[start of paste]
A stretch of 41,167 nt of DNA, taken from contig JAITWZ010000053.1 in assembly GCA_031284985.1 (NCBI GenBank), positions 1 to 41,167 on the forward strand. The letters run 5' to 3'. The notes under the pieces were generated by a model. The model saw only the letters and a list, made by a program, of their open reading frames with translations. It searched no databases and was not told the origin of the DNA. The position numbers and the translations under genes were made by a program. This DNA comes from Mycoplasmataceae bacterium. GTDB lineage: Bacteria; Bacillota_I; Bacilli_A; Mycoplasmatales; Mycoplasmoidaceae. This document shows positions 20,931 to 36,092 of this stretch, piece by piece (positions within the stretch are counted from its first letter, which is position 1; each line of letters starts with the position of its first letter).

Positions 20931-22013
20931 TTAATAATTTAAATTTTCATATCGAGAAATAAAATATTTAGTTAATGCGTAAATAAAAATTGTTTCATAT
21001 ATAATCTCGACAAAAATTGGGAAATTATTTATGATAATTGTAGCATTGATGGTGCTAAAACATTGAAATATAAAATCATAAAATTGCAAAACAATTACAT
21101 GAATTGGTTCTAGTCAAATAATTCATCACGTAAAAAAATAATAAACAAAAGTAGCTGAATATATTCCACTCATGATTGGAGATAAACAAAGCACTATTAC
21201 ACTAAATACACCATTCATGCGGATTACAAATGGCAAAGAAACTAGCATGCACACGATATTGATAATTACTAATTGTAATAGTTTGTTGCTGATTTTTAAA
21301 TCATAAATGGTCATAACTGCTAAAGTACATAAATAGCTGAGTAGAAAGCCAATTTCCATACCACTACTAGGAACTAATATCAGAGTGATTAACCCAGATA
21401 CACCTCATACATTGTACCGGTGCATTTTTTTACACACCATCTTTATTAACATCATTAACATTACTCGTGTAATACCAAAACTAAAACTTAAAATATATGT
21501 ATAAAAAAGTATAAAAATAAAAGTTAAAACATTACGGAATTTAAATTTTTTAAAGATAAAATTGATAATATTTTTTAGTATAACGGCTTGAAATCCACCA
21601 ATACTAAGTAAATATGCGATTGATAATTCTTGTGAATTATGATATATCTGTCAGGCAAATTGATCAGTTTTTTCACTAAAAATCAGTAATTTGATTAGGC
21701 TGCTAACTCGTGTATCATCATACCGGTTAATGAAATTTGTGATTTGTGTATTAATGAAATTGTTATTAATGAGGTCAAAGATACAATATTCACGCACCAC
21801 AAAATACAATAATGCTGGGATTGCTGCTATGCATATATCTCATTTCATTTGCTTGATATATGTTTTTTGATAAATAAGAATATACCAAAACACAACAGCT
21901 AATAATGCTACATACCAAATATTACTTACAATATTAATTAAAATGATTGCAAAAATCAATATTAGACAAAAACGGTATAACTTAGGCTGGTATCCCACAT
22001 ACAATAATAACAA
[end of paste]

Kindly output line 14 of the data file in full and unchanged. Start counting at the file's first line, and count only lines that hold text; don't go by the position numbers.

22001 ACAATAATAACAA